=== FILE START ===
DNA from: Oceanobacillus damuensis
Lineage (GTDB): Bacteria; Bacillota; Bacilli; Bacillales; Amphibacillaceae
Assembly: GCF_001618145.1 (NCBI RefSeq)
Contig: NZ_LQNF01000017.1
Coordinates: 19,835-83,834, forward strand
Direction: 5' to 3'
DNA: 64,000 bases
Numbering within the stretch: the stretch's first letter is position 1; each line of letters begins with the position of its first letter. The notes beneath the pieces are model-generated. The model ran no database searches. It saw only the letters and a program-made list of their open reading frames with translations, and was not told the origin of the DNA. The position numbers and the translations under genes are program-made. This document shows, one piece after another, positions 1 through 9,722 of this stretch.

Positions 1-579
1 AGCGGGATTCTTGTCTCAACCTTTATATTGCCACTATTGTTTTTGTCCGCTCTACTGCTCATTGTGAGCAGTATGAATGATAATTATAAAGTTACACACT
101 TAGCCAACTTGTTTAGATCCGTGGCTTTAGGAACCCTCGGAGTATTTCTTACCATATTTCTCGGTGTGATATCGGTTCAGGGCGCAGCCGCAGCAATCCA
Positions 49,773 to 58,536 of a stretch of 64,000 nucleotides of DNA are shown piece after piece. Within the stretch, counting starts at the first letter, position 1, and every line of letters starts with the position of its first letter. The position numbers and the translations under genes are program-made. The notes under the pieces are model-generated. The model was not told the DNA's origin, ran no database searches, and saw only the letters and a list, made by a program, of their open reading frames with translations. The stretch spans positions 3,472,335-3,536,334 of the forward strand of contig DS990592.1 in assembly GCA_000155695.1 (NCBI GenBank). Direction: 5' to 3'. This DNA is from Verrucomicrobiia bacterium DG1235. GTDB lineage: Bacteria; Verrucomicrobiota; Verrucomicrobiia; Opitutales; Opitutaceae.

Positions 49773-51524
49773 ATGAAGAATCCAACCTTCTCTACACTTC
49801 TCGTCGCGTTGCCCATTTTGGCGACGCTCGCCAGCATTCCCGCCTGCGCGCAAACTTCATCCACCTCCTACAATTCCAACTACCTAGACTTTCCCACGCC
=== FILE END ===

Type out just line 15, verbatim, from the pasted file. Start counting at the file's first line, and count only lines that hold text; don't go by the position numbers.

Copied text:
49801 TCGTCGCGTTGCCCATTTTGGCGACGCTCGCCAGCATTCCCGCCTGCGCGCAAACTTCATCCACCTCCTACAATTCCAACTACCTAGACTTTCCCACGCC